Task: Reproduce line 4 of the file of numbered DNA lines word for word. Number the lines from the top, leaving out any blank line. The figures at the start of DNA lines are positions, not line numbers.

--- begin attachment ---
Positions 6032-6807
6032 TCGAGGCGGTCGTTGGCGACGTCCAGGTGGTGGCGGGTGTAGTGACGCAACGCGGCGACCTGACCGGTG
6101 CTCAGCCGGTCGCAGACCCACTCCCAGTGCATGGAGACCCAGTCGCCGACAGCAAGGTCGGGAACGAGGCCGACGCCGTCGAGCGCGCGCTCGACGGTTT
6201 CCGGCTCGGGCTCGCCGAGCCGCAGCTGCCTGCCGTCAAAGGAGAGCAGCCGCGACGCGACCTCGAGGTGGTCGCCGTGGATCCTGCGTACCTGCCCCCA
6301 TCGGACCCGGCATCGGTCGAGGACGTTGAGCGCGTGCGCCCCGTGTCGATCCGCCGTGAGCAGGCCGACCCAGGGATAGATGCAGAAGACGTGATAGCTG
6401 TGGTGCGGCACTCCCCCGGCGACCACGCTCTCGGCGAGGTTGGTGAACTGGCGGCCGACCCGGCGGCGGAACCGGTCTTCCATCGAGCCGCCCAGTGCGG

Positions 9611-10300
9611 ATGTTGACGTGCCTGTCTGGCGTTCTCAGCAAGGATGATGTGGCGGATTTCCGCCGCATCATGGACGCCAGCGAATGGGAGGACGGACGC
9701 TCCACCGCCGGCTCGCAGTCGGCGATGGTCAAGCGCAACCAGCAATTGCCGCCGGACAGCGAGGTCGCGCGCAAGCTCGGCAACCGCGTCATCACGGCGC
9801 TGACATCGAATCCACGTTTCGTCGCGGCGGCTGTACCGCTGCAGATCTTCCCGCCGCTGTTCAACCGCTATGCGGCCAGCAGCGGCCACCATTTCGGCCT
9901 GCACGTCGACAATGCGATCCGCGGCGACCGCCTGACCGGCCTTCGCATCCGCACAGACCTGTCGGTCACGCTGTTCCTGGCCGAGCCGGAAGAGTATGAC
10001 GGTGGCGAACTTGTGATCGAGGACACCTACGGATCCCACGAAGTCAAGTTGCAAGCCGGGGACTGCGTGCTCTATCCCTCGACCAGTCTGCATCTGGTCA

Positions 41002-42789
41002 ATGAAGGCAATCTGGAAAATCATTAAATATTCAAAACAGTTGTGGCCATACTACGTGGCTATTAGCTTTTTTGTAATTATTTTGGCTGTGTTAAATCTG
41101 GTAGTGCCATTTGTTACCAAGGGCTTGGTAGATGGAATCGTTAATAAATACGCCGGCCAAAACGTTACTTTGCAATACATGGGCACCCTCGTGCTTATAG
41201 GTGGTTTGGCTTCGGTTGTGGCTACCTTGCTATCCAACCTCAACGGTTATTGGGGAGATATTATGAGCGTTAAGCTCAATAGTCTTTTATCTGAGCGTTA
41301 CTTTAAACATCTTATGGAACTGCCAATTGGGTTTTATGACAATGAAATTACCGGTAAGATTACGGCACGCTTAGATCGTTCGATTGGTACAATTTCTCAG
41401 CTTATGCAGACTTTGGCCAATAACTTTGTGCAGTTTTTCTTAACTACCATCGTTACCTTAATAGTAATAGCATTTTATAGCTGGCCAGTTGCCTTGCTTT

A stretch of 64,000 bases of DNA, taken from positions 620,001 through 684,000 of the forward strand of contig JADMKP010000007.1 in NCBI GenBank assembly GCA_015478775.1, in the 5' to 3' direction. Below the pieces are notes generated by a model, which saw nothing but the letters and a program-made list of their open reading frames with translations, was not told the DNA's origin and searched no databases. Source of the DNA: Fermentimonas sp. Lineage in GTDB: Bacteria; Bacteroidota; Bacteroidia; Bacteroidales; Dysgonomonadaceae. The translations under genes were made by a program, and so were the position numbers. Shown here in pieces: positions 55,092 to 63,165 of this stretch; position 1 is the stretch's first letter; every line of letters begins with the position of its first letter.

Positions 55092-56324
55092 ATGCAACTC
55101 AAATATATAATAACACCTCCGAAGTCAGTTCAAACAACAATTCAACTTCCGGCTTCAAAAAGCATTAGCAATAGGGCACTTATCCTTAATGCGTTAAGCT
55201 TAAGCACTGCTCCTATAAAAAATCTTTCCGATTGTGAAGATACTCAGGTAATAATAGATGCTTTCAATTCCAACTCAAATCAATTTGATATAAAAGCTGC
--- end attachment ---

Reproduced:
6201 CCGGCTCGGGCTCGCCGAGCCGCAGCTGCCTGCCGTCAAAGGAGAGCAGCCGCGACGCGACCTCGAGGTGGTCGCCGTGGATCCTGCGTACCTGCCCCCA